All this seems to point to a further rise in oil prices, which will only add to the squeeze on consumers' wallets. If oil and other commodity prices continue skyward, it is only a matter of time till the economy cries uncle, it stands to reason. $4 gasoline this spring could spell slowdown in the fall or winter, Goldman Sachs economists say.

      "Our analysis shows the maximum impact of oil on growth occurring with a lag of 3-4 quarters, which would point to a peak impact in late 2011," Goldman's Jan Hatzius wrote in a note to clients Friday.

      This is not the ideal time for a big impact from higher oil prices, what with the United States banking on a growth spurt to get out from under a massive debt burden.

      •  This is not a statement that speculation (4+ / 0-)
        Recommended by:
        Ashaman, doc2, dnpvd0111, VClib

        CAUSES price increases.  Instead, it is a statement that speculators are taking a long position -- i.e., agreeing to buy the commodity on a forward contract -- because they believe that prices will go up.  They are not CAUSING prices to go up -- they are looking at the state of the global market -- which is what influences prices --  and betting that, based on the state of the global market, prices will go up.  

        I have never seen an economic study that says that trading in forward contracts actually CAUSES an increase in commodity prices.  I'd be happy to see that, but I haven't yet.  Instead, speculators, for the most part, bet on movement in the global market.  I would suspect that there are isolated instances when that betting on movement in the market has some small effect on the market itself.  Certainly, global commodities trading help direct the commodity to those markets (like China, right now) willing to pay the most for the commodity.  But I've never, never seen any economic study that says that commodities trading has the magnitude of effect that this diary says.  

        •  so (0+ / 0-)

          where are you getting that from the Nymex or the ICE  pr firm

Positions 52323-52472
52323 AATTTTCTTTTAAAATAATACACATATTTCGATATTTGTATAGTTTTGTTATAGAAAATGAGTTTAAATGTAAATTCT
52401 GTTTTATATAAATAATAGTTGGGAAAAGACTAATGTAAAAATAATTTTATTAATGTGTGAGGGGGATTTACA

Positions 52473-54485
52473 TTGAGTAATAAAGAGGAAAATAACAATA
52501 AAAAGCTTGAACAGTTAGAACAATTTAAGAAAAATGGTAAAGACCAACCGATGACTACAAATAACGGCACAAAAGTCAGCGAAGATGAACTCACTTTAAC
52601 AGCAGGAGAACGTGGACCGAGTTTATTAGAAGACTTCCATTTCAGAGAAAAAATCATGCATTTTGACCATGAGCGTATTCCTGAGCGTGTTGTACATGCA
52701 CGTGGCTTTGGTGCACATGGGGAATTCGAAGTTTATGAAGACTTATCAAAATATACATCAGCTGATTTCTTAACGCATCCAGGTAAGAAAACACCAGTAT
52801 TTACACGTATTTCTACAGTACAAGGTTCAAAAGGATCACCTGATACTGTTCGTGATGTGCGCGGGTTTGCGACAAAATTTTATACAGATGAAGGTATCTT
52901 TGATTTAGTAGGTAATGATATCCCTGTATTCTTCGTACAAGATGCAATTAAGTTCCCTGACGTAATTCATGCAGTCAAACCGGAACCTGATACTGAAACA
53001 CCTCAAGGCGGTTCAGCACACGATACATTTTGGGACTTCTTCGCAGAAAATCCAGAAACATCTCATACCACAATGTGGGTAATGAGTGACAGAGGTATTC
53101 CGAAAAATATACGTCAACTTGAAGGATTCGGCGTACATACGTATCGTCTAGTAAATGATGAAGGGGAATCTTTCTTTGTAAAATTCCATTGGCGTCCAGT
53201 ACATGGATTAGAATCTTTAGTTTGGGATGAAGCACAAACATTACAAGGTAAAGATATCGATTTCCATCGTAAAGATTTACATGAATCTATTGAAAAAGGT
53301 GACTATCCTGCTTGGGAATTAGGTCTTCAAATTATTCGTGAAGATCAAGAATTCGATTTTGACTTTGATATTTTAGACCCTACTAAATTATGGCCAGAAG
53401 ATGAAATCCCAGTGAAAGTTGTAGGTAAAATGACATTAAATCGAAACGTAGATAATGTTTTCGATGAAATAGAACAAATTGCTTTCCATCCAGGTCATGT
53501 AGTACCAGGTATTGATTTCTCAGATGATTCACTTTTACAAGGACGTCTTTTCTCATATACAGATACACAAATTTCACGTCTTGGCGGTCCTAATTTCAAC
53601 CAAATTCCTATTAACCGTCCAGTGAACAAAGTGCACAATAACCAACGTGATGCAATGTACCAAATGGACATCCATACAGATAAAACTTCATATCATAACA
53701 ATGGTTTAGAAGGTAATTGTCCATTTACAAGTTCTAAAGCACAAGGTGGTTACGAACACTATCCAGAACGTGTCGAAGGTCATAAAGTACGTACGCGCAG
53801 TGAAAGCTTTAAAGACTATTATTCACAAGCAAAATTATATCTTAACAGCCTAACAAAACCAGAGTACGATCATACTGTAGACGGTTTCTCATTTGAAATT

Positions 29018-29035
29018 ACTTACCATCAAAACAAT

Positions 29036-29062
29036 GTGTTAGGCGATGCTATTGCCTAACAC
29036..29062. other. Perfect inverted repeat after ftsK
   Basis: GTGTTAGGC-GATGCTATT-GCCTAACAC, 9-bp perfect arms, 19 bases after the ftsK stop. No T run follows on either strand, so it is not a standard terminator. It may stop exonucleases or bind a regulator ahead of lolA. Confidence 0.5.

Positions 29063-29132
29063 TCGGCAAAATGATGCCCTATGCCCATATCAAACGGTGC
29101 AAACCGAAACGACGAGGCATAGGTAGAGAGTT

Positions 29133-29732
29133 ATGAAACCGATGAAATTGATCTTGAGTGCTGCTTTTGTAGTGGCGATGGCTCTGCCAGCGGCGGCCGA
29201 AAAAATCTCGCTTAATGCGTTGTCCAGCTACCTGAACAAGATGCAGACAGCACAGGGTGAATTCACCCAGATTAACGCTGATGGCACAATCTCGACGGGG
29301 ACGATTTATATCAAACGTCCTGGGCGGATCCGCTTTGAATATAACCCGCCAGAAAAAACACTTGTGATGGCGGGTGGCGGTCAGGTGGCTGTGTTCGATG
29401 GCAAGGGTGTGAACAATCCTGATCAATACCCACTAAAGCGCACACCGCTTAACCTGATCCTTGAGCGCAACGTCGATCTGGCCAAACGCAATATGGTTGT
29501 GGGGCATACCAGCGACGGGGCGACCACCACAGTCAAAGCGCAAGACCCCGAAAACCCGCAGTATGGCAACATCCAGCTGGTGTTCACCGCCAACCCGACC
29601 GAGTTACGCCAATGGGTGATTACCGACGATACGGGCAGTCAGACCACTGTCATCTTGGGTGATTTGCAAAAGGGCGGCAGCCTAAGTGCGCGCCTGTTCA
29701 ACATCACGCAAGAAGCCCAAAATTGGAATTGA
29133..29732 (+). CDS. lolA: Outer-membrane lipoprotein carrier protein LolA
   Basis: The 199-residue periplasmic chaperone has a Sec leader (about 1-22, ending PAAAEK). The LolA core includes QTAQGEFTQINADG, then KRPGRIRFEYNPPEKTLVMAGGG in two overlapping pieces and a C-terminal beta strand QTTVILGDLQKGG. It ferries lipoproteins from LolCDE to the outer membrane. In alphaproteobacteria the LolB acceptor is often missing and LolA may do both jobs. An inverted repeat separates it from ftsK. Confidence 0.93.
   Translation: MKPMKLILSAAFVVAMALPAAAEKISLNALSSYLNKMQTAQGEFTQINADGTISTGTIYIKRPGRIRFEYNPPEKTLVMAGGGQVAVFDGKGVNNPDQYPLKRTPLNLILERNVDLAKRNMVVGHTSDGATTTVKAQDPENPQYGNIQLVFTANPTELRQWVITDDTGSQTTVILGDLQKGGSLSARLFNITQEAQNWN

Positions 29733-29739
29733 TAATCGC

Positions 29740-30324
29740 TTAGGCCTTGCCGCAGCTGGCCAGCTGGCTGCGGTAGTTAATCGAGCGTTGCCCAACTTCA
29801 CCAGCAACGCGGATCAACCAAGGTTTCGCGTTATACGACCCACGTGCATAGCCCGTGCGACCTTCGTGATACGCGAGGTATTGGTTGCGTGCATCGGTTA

•  because (0+ / 0-)

            this is the same nonsense that is trotted out every time the government tries to rein this market and it's traders in

          •  Actually, because I'm in New Orleans (1+ / 0-)
            Recommended by:
            VClib

            where the oil and gas industry has a major presence, so I've learned to understand commodities trading and what forward contracts are.   Worldwide oil and gas prices have direct impact in a number of ways on my state.

            There is nothing special or unusual about crude oil commodities trading.  There are a number of different commodities that are traded on commodities markets.  Commodities trading is widespread in agriculture, even livestock.  Commodities trading, for example, is not the CAUSE of the huge spike in gold prices; commodities traders who correctly predicted that huge spike, however, are making a ton of money.  It is the same with every commodity, including crude oil.  

            •  yeah yeah (0+ / 0-)

              i've heard this same story over and over again and have seen hyper spikes based on nothing over and over again and each and every time some large trading company or hedge fund or investment group had gone in and juiced the market

              •  so (0+ / 0-)

                again i don't believe you and have seen plenty of evidence that commodities trade has caused these mythical spikes over and over again

                •  Please provide links to the (1+ / 0-)
                  Recommended by:
                  VClib

                  evidence that commodities trading actually causes big spikes in the price of the commodity.

                  Perhaps you have some evidence that the huge increase in the price of gold was caused by commodities trading?  

                  •  again (0+ / 0-)